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CrossvilleMRC - Model RailRoads

Entries in screening (1)


Special Screening of RR, at Vanderbilt

Message: Greetings from the Office of the Dean of Students at Vanderbilt University,

We wanted to make you aware of a special screening of RR, at Vanderbilt on Saturday, April 10, in Sarratt Cinema on the Vanderbilt campus. The screening is free an open to the public. The director will be present to introduce the film, and will be available for Q&A at the conclusion of the film.

A review of the film that explains it's significance can be found at http://www.nashvillescene.com/nashville/james-benning-one-of-americas-finest-filmmakers-trains-his-attention-on-the-railroad-in-rr/Content?oid=1492701 .

Although the film has been screened at venues around the world, its exhibition is nevertheless a rare event. We hope that some of the members of the Crossville Model Railroad Club will take advantage of this rare opportunity. 

F. Clark

 James Benning, one of America's finest filmmakers, trains his attention on the railroad in RR 

Part of his review: In the first shot in Utah, we see a train clear the screen to make way for cars and pedestrians. In shot 4, we see black tankers bisect a small-town street; shot 15 is a kind of prolonged, real-life magic trick I won't spoil. The landscapes, the colors, the distances, the close-up-blurs-to-extreme-long-shots that intentionally recall the Lionel HO-scale train sets of the 1950s and '60s — Benning's film invites us to spend time looking at a fundamental feature of our world, one from which car culture, Internet life, and our general discomfort with the smell, sound and perceived danger of the rails keeps us separate.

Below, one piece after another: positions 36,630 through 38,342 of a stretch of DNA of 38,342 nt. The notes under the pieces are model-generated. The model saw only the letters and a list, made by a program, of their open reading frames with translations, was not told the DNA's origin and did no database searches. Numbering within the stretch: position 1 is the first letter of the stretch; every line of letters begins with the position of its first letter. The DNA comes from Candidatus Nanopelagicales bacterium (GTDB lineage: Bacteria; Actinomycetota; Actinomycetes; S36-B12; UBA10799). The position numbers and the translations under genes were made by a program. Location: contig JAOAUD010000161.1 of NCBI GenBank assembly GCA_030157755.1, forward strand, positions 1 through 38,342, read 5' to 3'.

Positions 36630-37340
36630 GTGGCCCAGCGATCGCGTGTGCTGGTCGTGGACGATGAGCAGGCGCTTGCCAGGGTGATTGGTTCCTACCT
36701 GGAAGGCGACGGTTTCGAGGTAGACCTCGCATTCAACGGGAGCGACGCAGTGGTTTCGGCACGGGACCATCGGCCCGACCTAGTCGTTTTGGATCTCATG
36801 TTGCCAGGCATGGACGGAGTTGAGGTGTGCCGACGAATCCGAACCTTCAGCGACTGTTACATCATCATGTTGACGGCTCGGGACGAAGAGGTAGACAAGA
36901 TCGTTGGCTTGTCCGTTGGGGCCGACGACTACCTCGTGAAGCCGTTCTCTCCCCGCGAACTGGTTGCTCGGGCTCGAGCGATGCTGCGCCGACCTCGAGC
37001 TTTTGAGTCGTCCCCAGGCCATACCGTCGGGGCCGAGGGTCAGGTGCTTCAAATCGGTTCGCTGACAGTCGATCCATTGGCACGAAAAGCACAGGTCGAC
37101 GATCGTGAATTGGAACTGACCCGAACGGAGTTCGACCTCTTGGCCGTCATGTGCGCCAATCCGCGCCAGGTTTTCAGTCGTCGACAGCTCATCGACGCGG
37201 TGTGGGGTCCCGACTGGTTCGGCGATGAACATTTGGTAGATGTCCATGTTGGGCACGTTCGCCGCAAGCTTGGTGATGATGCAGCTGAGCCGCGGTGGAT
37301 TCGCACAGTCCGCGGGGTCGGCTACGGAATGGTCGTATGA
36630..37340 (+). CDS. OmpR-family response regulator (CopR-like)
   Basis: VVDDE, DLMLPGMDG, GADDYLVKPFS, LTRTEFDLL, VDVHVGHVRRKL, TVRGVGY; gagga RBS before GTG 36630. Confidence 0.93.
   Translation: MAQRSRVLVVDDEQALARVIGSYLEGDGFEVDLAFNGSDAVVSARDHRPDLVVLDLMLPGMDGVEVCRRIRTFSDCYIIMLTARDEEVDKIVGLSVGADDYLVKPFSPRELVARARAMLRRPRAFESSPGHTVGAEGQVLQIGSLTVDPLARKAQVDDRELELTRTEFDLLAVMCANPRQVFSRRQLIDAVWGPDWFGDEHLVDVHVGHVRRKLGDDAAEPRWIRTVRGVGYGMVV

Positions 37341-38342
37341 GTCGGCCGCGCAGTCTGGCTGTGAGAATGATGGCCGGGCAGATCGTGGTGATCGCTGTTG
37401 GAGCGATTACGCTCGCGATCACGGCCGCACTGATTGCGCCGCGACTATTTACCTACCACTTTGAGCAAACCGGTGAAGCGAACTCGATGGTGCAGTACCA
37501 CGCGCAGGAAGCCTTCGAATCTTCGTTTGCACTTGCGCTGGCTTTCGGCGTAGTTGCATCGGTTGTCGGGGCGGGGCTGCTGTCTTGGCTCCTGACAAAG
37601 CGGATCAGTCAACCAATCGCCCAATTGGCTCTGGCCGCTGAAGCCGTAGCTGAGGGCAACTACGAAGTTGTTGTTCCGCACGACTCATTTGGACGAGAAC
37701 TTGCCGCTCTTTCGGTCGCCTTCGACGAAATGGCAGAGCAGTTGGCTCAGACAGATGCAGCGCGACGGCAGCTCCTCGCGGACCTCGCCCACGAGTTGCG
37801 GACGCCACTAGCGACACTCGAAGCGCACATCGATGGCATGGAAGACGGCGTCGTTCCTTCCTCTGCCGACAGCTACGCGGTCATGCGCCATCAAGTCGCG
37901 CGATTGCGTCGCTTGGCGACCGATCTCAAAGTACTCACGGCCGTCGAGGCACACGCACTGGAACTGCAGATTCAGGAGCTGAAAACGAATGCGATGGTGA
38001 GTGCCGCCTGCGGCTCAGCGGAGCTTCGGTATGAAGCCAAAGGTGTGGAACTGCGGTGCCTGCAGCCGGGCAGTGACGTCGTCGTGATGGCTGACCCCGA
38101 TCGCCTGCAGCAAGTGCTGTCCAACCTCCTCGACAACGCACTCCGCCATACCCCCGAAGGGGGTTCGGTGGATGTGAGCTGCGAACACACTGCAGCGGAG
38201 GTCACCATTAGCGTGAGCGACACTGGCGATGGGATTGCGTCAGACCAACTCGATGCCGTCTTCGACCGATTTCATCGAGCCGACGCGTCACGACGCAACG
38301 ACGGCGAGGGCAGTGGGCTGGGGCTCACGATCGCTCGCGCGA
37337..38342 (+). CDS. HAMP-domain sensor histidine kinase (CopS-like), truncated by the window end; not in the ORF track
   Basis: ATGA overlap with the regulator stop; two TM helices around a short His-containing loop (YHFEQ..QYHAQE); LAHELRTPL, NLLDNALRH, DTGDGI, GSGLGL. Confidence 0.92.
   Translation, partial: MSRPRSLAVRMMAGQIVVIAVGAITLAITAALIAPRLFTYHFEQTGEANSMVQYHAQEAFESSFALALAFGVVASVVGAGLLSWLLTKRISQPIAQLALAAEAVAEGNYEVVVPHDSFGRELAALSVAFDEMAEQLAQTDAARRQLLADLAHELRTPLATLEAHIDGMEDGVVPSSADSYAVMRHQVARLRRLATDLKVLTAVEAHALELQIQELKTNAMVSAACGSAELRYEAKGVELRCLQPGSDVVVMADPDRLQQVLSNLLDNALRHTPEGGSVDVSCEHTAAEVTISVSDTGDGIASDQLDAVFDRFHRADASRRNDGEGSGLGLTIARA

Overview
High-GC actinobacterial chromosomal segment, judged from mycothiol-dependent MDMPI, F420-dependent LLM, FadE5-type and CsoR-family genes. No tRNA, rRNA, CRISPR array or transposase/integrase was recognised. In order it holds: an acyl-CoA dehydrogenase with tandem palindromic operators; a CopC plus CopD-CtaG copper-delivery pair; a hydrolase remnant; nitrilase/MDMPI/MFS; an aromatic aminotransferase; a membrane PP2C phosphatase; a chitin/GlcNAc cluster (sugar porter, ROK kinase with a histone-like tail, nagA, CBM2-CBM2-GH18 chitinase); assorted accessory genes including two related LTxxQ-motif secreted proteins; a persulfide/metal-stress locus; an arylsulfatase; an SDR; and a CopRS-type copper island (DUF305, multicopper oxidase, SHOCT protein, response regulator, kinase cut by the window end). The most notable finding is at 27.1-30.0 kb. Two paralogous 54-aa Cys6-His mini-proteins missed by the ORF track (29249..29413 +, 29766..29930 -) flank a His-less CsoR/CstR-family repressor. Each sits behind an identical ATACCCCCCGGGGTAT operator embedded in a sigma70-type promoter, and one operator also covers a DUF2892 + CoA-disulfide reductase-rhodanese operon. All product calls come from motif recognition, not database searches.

That "danger," of course, used to be the romance of the rails, the urge to hop a boxcar and see where it took you. Today, train enthusiasts set up folding chairs and "trainspot," identifying what's left of North America's rolling stock as a hobby. These rail fans were part of Benning's interest in making RR. But one of the reasons this film, and Benning's work more generally, commands interest beyond the avant-ghetto is the fact that what he is showing us — these trains — are objects functioning at the junction of film form and political economy.

In cinematic terms, RR's unbroken shots are grammatically precise: a static situation with an object being moved from one place to another. But like so much of Benning's work, RR is also displaying vital movement along our nation's circulatory system, or what Woody Guthrie called "that ribbon of highway." (Guthrie appears on the soundtrack, as do President Eisenhower and NWA.) We aren't just watching pure forms moving on a screen. We're seeing capital in motion, and, just as often, stopping dead in its tracks.

RR is a film that requires a degree of patience and an adjustment of customary viewing strategies. But its rewards for that adjustment — and its implications as both an aesthetic experience and social document — are staggering.

James Benning will introduce and discuss RR at 7 p.m. Saturday, April 11  see the date above, noted as the 10, at Vanderbilt's Sarratt Cinema. Sponsored by Scott and Mimi Manzler, the screening is free and open to the public.